Q: How many funding rounds do startups typically go through? And is there any way to predict how many there will be?
A: No, there’s no good way of knowing. It’s subject to many factors – how fast a company goes through its funding… how much it raises per round… when it becomes self-sustaining… how willing the founders are to dilute their equity stake… and whether the founders are open to a buyout or are determined to take their company public via an IPO.
A company is twice as likely to get bought out than to IPO. And buyouts can happen at any time during a startup’s journey. Depending on these and other factors, a startup can have anywhere from two to 12 funding rounds. And it can take anywhere from two to 12 years to go through those rounds.
I’ve found one half-decent way to cut through all these factors and get a better idea of how many raises a startup wants to do. I ask the founder. Specifically, I ask…
How many more fundraising rounds do you project if you don’t get bought out?
When do you aim to become self-sustaining?
For your liquidity event, do you prefer a buyout or an IPO?
If a buyout, are you getting interest now? And when do you expect bigger companies to start sniffing around/expressing interest?
If an IPO, when might it happen?
Most founders will try to give you honest answers. But honesty isn’t the same as accuracy. They’re telling you their preferences and best guesses. They can be wildly wrong. I understand that there’s a certain amount of speculation built into their answers.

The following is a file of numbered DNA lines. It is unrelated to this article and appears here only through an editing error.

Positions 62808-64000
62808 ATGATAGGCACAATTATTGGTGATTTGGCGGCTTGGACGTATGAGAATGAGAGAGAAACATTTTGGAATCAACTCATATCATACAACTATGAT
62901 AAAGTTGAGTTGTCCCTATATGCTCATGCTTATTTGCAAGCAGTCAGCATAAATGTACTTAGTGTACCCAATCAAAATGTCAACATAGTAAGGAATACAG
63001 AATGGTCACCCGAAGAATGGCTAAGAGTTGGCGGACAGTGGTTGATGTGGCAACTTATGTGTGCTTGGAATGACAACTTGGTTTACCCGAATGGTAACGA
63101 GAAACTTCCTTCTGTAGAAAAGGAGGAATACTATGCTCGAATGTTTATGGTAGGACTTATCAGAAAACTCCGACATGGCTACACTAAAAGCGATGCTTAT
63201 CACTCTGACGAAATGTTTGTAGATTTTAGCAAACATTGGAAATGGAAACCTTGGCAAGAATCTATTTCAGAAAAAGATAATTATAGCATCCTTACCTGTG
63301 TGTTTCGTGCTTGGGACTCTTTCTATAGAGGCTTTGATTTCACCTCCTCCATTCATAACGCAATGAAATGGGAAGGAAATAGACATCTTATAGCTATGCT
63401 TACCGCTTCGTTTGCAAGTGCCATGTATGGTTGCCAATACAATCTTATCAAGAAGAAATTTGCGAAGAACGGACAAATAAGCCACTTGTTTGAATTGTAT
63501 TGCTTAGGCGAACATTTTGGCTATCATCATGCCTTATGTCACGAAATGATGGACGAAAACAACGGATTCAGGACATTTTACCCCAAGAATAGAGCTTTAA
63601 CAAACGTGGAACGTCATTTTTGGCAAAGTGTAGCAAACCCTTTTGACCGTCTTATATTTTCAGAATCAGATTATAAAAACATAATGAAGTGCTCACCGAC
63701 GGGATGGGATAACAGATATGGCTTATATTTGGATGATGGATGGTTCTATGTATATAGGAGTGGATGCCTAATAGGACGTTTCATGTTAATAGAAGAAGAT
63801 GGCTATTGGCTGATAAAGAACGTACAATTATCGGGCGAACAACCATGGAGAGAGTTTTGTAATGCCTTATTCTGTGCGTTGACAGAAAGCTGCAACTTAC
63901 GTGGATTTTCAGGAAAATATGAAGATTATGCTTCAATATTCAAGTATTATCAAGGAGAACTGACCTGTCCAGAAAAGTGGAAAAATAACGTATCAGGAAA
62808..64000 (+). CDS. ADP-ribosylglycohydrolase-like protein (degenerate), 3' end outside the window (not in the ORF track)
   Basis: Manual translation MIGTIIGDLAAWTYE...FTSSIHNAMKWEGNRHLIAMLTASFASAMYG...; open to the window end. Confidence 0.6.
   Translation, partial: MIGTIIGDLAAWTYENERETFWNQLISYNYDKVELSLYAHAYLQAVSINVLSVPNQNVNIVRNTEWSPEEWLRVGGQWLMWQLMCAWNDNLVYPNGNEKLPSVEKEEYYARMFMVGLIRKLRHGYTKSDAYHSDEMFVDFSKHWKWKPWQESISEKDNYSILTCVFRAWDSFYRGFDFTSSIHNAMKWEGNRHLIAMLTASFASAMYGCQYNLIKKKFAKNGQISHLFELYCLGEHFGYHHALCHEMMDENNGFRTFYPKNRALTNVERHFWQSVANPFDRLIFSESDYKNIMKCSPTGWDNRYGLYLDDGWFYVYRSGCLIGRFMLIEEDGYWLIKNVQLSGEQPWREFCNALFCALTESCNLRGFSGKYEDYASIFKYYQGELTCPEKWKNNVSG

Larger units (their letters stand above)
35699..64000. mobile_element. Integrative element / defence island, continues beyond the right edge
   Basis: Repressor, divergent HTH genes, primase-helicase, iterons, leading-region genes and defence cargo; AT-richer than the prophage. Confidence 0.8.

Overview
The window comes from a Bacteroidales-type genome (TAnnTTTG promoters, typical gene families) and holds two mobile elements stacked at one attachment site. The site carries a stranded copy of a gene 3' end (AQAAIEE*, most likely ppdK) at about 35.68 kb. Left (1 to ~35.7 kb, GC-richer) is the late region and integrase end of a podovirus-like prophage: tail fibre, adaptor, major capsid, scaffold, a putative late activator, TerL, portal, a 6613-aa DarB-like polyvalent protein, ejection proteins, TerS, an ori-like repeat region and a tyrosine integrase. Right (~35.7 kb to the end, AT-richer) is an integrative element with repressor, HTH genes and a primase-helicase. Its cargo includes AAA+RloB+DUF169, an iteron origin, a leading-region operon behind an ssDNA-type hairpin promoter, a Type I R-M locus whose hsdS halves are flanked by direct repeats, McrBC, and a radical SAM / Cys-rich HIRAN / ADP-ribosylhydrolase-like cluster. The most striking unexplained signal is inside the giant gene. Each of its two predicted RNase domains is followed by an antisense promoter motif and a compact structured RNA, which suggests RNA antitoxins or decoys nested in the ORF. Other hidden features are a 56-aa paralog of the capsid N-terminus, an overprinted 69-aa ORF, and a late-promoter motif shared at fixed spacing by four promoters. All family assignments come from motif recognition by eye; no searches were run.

What I don’t understand, and won’t accept, is if they won’t share their thoughts with me on the endgame. The usual dodge is claiming they don’t think about it.
“I’m only focusing on growing the company; the endgame will take care of itself” is a lame response. And I reject it out of hand. They better start thinking about the endgame – it’s why their investors write them big checks! So, in these cases, I ask, “What day next week can you get back to me on these issues?”
Venture capital (VC) firms typically hold startups in their funds for 10 years before closing out the fund. Assuming a startup raises roughly once every two years, some quick back-of-the-envelope math shows VC funds allow their holdings to raise about five times.
Some of the more highly valuated startups have raised much more than that. Palantir ($20 billion valuation) has gone through 12 fundraises. Stripe ($35 billion) has tapped into VC capital 11 times. Didi Chuxing ($56 billion) has raised 10 times. Airbnb ($31 billion) nine times. At the lower end of the unicorn valuation spectrum, Evernote and DraftKings (both valuated at $1 billion) raised five times. Udacity, valuated at $1 billion, raised four times.
Many of these unicorns will be raising at least one or two more times.
So are a lot of rounds a good thing or a bad thing?
Many rounds usually mean a company has strong revenue growth and …read more
Source:: Investment You